As we know, rabbits love to chew. They also love to dig and will burrow their way into just about anything given half the chance. Your garden is the perfect place for a rabbit to indulge in these instincts and pleasures, without causing too much damage. But in the home, this is a different story. Chewing furniture and fabrics is hardly desirable and, whilst rabbits are trainable, they are harder to condition than cats and dogs. House rabbits can be a law unto themselves and will chew as they please; because of this, the only real method of defence is bunny-proofing your home.

How do I bunny-proof my home?

There are many indoor hazards to take care of before bringing a rabbit inside. While this goes for any pet, rabbits are more likely to encounter problems because they are small, can access just about anything and anywhere and have an insatiable desire to chew. With electrical cables around, it is important to inhibit this behaviour as much as possible to avoid your rabbit getting burned or electrocuted. All power cables that are in reach of your pet need to be covered; split-length cable tubing can be bought cheaply to put around electrical wires leading from your tv, mobile charger and games console.

If you think these might be impervious to the attentions of your rabbit, it is worth considering an alternative. Plastic wall conduits are a more robust measure for storing electrical cables out of sight of your rabbit. These flat, box-like coverings run the cables up the wall so that your pet cannot reach them with its claws and teeth. It can also be useful moving heavy furniture in front of plug sockets to keep your animal away, however, rabbits are curious animals that will spare no effort in accessing 'out of bounds' areas.

Keeping games consoles and other electrical appliances in a bunny-proof cabinet when they are not in use is vital for the safety of your pet. Also, if you leave the house, make sure these appliances are not left lying around for your rabbit to find. Hair dryers and mobile chargers are often left out after use and it is part of responsible house rabbit ownership to consciously put these away. Providing alternative chew things can work as a distraction for indoor rabbits, encouraging them to gnaw on something safe and suitable. VioVet sells a great selection of durable chew toys for your rabbit's enjoyment.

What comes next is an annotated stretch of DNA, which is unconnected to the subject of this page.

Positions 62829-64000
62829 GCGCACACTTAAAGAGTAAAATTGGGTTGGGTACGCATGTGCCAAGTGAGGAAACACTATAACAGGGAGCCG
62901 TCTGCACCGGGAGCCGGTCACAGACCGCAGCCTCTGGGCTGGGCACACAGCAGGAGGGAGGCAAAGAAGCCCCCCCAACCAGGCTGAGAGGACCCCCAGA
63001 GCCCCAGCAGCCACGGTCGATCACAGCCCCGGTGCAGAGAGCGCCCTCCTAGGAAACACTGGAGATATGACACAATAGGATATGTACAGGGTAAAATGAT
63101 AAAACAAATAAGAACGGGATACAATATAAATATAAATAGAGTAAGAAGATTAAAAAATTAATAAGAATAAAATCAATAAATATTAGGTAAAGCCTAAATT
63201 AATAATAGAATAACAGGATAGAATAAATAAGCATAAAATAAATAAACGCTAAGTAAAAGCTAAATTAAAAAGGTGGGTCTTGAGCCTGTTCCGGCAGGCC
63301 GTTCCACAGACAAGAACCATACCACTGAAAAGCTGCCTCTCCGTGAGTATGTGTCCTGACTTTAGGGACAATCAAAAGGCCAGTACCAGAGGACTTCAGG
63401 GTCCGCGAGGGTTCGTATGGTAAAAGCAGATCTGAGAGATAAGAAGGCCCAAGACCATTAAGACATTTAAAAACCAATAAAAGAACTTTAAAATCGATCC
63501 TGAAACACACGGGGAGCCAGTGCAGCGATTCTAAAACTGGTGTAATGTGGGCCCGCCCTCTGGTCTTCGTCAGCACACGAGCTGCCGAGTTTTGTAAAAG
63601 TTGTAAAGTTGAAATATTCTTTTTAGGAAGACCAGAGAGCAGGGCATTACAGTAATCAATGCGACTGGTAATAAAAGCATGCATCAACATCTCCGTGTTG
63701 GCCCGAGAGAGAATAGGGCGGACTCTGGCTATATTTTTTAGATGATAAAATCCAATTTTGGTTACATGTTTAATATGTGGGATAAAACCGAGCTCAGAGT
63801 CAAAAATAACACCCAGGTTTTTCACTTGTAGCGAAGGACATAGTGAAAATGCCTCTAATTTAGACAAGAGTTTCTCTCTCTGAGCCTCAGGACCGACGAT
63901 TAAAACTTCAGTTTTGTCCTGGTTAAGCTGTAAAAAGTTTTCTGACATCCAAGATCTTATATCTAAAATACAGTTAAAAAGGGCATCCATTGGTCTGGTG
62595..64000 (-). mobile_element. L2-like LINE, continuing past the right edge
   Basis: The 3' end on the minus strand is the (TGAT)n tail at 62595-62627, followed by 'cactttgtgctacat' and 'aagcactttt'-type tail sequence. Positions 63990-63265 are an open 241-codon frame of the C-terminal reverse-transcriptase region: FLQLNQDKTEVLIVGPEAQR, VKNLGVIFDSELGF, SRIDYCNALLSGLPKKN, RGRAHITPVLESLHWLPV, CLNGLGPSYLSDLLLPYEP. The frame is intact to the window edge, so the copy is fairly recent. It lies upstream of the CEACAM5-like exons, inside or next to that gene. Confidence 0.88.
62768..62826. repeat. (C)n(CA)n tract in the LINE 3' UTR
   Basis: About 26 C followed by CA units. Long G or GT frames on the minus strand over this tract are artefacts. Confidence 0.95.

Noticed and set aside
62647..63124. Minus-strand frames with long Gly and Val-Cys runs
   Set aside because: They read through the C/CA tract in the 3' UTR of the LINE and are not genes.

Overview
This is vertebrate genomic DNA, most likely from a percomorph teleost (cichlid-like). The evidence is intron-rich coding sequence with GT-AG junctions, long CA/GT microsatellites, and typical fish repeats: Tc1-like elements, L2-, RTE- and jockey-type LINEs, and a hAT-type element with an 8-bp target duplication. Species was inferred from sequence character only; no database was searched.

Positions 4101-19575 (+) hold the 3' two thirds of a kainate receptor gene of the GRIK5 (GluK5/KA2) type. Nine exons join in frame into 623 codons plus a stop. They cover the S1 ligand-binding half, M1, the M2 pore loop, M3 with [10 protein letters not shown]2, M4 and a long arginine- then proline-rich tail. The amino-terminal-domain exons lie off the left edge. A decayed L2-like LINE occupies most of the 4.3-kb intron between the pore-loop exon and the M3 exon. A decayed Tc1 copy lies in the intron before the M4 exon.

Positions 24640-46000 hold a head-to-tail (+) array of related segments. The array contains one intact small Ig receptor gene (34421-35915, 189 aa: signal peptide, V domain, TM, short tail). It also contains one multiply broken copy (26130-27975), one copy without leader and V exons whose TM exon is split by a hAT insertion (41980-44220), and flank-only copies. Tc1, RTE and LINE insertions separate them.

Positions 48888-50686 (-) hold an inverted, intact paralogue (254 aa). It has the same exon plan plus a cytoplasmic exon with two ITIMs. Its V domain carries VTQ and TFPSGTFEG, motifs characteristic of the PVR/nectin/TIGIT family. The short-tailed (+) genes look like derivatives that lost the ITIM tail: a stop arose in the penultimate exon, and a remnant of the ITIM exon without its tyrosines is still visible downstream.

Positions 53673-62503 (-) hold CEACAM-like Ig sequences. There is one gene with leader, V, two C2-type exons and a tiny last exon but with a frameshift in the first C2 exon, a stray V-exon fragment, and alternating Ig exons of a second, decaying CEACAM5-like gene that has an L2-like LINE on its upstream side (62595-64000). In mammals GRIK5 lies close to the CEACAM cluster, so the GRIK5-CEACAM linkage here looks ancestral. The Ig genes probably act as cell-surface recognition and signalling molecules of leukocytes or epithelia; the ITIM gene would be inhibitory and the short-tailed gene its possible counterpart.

Other indoor hazards include house plants and flowers - tulips, poinsettias, holly and tomato leaves (amongst others) are all toxic to rabbits and need to be kept out of their reach. Care should always be taken with sharp kitchen items in terms of where they are stored and how they are used with house rabbits in the vicinity. Otherwise, the majority of indoor hazards relate to the unfortunate damage done by your rabbits to your home.

Anything wooden is worth protecting, as this is possibly a rabbit's favourite material to gnaw. Chair and table legs, the bottom of wardrobes, skirting boards - you name it, your rabbit will be interested in chewing it! When it comes to protecting these items, some are easier than others to cover. Furniture legs can be easily wrapped in sticky tape, cardboard or bubble wrap to prevent damage from unwanted gnawing, while skirting boards will require more attention.

Some of the most dedicated house rabbits have been known to scramble beneath sofas and armchairs and burrow their way into the soft underlining without being noticed. Obviously, this causes a lot of damage that can be costly to repair. To stop this from happening, cover the bottom of the furniture piece with a flat piece of cardboard so that your rabbit can't crawl inside. This won't be seen by anyone, and only you and your bunny will know it's there.

Lastly, make sure fragile items are not left on surfaces that your rabbit is likely to jump onto. Mugs, vases, photo frames, ornaments and lamps are all at risk of being toppled by active bunnies so keep these up high or use double-sided sticky pads to secure them down. If you are particularly worried, close off the room altogether so your rabbit can't harm what's inside. Many people with house rabbits contain their animals to certain areas and rooms anyway, so don't feel bad if your bunny isn't given full reign of the house!

If you take care where you leave things and make sure hazards are reduced as much as possible, there is no reason why you can't enjoy the company of a rabbit, or several, in your home. It doesn't have to be one or the other and being a house rabbit doesn't mean it can't also venture outside. In fact, fresh air and exercise is good for rabbits and should be encouraged! Cat flaps that allow your rabbit to come-and-go (as long as it's within a secured outdoor space) are ideal as they grant your bunny the freedom to move and explore both sides of the wall.

If you have any tips or experiences to share about living with a house rabbit, please comment below :)